Your best friend says that she is the personification Sonia Sanchez, Amiri Baraka, a helping of Lucky Dube and a hint of Erkyah Badu and Public Enemy rolled into one. One night, she invites you to bear witness to her lyrical prowess. Her art. Her craft. At a local poetry cafe. By the middle of the third poem, you realize that her poetry is not only contrived, but also uninspiring. But when she leaves the stage (exit stage left) and returns to her seat and asks the faithful question, “Girl, what did you think? How was it?” You are tempted to ask her how many credits shy she is from completing her degree in Accounting, but instead, you muster a, “Girl, you know how you do!” and seal it with a nod and (big)smile.
Your sister-in-law invites you to a financial literacy seminar. At the seminar, the speaker speaks quickly, but nonetheless, eloquently about the current market forecasts, inflation, the climate of the housing market, and predictions on the future of US economic development. There is a wealth of knowledge, but not easily digested in one setting because the content is dense. Cognizant of this, the gracious speaker opens the floor for dialogue. Hands go up, all except yours. You think your question is too simplistic to ask. So, instead of posing your question, you posture with a nod and smile. For effect, you may throw in, ” She was so amazing!” to a random registrant as the crowd files toward the exit.
Why We Don’t Ask and Answer Questions
We often do it to avoid confrontation. We also do it when we are scared to voice uncertainity, confusion, and express a need for help. Yes, our pride, beautiful and brazen, when not tempered gets in the way of us being our most evolved and informed selves. The crippling agent, fear, coupled with insidious societal need for conformity and latent need for acceptance dwarfs the rate at which we take risks, go against the crowd, and stand alone.
When it comes to elevating our financial acumen, we have to ask questions. And the more basic, the better. A solid financial foundation that is built on the mastery of seemingly trivial, rudimentary concepts and facts will allow you to easily incorporate the more complex, complicated ideas into your fiscal schema.
FUQs: 5 Frequently Unasked Questions on Finance and Economics
Q. What type of economy does the United States have?
A: Technically, the United States is said to have a mixed economy because both privately owned businesses and government both play key roles in its growth. It, however, moves and acts like a free market or market economy. A market economy is characterized by an emphasis on private ownership, not government ownership. In fact, private business produces and distributes the majority of goods and services in the country. What also makes the American economy free-market in nature is its belief in the power of supply and demand to determine the prices of goods and services. The prices of goods and services, in turn, inform businesses what should and should not be produced, making way for the entrance of businesses “competitive enough” to produce and the exit of businesses unable to compete in the free enterprise system.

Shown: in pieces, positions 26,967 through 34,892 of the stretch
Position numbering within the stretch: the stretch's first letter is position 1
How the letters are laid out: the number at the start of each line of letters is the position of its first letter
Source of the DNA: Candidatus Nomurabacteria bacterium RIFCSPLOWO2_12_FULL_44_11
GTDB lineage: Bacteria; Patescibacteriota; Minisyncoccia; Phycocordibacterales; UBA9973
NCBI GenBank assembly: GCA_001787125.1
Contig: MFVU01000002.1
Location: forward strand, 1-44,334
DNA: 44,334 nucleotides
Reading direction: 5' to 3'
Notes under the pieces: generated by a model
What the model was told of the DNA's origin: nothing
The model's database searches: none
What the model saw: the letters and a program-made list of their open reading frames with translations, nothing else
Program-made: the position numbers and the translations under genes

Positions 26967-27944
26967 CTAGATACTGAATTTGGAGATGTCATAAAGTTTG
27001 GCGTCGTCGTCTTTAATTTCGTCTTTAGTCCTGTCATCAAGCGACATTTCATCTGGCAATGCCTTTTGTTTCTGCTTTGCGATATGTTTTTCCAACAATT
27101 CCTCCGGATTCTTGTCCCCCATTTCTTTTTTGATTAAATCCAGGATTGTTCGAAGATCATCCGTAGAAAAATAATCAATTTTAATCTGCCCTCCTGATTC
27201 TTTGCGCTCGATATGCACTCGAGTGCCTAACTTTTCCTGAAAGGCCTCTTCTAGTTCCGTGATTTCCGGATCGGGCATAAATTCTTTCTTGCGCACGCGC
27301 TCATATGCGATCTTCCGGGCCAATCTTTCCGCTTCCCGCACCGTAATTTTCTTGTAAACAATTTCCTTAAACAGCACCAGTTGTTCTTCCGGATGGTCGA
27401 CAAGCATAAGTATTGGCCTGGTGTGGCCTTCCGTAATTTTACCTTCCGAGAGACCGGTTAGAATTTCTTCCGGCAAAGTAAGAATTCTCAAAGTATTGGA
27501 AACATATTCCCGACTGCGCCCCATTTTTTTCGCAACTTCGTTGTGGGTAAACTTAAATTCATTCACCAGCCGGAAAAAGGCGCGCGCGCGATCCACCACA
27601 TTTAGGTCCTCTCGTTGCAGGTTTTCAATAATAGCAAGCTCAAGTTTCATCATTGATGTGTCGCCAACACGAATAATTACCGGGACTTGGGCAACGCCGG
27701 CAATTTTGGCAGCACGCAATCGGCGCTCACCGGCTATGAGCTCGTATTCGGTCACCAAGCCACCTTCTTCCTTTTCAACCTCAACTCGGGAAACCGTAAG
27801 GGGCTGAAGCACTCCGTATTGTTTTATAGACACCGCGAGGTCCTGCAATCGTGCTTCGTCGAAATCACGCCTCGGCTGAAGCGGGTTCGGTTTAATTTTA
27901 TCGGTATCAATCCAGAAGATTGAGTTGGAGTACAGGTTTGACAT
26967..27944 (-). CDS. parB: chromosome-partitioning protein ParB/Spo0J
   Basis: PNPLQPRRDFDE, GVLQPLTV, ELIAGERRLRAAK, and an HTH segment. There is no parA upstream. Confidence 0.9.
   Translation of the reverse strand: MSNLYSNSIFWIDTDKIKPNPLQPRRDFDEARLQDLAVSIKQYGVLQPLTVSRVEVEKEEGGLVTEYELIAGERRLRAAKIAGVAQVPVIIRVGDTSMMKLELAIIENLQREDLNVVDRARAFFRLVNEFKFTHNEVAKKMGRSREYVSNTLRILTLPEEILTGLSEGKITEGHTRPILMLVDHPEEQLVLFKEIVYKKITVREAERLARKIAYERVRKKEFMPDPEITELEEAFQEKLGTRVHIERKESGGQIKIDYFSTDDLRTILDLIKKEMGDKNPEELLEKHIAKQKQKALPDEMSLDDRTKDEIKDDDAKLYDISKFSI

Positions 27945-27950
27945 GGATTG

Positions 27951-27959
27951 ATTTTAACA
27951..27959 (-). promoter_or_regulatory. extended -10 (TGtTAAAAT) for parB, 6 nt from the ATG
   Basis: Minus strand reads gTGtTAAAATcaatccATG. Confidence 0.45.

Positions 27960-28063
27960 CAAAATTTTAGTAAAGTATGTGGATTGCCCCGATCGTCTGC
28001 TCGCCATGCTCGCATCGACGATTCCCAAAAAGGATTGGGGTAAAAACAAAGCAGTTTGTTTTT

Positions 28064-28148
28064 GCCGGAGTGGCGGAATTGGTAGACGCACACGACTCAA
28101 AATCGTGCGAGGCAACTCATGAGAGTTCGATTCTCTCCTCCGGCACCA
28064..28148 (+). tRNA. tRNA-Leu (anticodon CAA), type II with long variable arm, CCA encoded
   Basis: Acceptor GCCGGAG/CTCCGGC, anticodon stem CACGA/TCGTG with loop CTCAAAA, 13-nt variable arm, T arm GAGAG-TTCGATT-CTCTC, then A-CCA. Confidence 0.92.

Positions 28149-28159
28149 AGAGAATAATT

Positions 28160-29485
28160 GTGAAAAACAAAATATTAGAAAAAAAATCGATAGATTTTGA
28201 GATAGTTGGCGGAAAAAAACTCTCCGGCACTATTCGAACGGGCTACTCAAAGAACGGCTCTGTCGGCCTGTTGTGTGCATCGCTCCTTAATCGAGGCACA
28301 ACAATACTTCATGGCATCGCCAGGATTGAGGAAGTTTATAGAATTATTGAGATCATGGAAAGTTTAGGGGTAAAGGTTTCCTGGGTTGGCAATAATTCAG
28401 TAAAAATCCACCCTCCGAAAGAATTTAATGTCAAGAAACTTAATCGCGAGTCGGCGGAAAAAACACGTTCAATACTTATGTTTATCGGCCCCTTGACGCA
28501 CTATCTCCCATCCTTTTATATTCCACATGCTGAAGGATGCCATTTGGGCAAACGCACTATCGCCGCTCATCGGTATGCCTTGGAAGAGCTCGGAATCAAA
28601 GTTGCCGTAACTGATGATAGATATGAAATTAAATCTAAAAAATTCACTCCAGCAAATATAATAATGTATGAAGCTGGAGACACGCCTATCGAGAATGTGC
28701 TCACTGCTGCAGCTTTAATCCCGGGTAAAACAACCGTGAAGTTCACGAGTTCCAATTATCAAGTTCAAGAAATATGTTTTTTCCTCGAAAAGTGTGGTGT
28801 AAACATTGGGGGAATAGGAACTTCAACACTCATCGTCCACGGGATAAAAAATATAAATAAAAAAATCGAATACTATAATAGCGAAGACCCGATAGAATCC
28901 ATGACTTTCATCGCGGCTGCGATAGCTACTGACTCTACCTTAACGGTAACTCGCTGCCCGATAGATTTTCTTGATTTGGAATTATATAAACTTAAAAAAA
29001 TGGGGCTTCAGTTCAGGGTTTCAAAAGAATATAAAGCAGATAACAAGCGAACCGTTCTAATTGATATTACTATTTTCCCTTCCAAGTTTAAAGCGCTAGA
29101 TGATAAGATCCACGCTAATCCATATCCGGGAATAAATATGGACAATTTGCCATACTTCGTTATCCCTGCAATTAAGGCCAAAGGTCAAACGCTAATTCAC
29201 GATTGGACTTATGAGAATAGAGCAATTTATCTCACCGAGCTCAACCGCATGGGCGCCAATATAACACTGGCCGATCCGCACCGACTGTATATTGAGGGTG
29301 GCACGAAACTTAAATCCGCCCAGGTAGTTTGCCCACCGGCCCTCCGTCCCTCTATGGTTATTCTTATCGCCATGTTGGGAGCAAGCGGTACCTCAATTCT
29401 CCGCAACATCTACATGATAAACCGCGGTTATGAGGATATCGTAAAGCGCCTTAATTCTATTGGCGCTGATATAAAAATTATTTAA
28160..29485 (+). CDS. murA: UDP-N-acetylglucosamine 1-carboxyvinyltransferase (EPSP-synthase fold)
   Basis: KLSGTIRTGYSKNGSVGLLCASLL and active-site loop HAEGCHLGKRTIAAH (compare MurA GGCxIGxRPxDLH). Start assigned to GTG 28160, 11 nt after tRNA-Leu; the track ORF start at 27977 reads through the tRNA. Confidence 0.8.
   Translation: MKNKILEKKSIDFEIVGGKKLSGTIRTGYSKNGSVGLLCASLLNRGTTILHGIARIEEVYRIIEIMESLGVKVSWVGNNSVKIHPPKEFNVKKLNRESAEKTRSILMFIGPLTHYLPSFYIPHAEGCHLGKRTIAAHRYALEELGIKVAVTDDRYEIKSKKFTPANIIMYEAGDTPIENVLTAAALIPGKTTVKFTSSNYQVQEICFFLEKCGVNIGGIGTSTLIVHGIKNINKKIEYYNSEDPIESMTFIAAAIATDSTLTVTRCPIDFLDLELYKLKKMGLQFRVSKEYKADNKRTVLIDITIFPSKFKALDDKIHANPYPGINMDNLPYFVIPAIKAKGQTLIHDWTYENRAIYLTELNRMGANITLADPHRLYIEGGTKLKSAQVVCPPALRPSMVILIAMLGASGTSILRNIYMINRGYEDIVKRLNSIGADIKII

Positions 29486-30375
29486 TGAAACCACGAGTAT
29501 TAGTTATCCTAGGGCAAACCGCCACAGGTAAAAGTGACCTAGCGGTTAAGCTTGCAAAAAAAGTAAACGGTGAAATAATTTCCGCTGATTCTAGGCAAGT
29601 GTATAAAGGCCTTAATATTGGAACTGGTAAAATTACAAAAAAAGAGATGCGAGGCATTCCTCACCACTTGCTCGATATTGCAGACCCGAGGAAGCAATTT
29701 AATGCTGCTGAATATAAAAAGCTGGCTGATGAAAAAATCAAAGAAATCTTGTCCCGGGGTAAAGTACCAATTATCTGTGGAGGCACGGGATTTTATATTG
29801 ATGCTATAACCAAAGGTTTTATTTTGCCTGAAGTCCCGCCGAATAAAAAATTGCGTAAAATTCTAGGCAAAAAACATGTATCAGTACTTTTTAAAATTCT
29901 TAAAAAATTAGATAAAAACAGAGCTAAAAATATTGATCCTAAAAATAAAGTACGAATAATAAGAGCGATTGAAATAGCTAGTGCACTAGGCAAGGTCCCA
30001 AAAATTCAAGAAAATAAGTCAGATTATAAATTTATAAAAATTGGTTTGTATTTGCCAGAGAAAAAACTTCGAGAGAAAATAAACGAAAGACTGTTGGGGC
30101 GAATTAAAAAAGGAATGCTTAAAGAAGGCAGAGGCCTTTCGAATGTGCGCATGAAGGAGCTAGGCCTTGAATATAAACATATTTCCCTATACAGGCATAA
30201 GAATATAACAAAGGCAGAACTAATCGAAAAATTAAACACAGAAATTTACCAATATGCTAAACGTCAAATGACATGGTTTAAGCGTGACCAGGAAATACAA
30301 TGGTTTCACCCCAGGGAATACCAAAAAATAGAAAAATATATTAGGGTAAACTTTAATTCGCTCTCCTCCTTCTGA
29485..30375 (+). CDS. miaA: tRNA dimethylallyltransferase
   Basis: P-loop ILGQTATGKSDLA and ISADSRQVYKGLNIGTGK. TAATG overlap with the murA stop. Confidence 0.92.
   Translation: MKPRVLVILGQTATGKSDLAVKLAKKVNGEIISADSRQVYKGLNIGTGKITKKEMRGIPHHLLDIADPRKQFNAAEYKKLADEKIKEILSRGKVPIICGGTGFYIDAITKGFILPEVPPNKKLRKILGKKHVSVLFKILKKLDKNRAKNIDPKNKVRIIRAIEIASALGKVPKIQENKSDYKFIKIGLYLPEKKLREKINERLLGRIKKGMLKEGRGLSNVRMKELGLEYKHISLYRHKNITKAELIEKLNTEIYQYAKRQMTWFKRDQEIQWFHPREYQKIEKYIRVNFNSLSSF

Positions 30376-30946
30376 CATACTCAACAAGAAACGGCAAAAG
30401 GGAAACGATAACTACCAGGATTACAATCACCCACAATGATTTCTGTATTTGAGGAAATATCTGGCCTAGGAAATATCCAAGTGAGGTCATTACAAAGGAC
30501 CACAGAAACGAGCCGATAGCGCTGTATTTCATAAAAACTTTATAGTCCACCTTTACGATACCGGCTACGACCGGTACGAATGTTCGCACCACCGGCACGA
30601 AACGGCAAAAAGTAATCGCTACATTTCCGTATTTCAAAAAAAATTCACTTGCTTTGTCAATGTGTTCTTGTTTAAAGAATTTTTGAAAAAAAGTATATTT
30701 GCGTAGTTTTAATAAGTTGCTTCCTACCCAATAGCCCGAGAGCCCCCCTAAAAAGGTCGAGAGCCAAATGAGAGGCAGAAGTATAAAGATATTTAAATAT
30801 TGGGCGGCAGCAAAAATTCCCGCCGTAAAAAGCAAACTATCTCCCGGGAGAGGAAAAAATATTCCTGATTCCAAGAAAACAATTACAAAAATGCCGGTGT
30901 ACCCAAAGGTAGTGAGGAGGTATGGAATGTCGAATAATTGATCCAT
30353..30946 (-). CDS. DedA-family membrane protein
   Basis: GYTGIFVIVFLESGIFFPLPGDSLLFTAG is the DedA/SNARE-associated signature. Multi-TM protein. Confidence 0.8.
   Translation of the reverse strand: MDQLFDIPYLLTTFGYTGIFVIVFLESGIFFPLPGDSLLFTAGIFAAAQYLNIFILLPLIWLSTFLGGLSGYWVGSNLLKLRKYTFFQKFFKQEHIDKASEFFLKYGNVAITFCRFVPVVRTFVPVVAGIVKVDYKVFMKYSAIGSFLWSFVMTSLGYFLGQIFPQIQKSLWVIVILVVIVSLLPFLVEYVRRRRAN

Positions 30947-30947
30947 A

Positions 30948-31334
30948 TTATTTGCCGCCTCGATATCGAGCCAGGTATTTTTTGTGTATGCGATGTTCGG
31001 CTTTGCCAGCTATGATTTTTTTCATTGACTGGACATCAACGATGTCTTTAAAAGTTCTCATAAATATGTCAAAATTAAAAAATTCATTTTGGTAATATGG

Q: What is the Federal Reserve? Why is it so important?
A: The Federal Reserve System is the central banking system of the United States. The Federal Reserve, as a central banking entity, is responsible for the country’s monetary policies and decisions, which include monitoring, managing, and controlling the supply of money and trading it in the foreign exchange markets. The former Chairman of the Federal Reserve was Alan Greenspan. The current Chairman of the Federal Reserve is Ben Bernanke.
Q: What is difference between and stock and mutual fund?
A: A stock (also known as an equity or a share) is a portion of the ownership of one corporation or business entity. When you buy stock in a company, you have the right to a portion of the company’s earnings and are subject to mitigating its losses. Mutual funds, on the other hand, are companies that have fund managers that are responsible for investing a group of investors’ pooled money toward a predetermined investment goal. Mutual funds provide diversity because it allows for investment in a number of investment tools (i.e. stocks, bonds) and allow the investors to have ownership in several companies.
Q: What is an IRA? What is the difference between a traditional IRA and a Roth IRA?
A: IRA stands for “individual retirement account.” A traditional IRA is an account which allows individuals to make investments with tax-deductible contributions. This money can be invested in stocks, bonds, mutual funds, or other investment vehicles and grow tax-free until the person is 59 1/2 years old. Penalties are imposed for withdrawals made before this time. After 59 1/2, account owners are permitted to make withdrawals, but must make withdrawals by 70 1/2 years old. The withdrawals will be taxed at your current tax rate.
On the other hand, contributions to the Roth-IRA are made with after-tax dollars. They also are not deductible on your tax returns. Since you have paid tax on your money upfront, withdrawals from the Roth IRA will be tax-free. Additionally, unlike traditional IRAs,there is no distribution requirement (i.e. withdrawals) and individuals can make contributions to their IRA after they are 70 1/2 years old.
Both impose annual contributions limits. If you are 49 years old or younger, you can contribute a maximum of $5,000 in 2008. If you are 50 years old or older, the ceiling is $6,000 for the year.
Q: What is a “rule of thumb” in terms of creating a budget?
A: There are different ways to allocate money for a budget; The most basic I have come across is the “50/30/20” budget. Fifty percent of your income goes to “must-haves” (i.e. food, shelter, education, transportation), thirty percent goes to “wants” (i.e. clothes, travel, entertainment), and twenty-percent goes to savings. (i.e. retirement, emergency fund, college fund)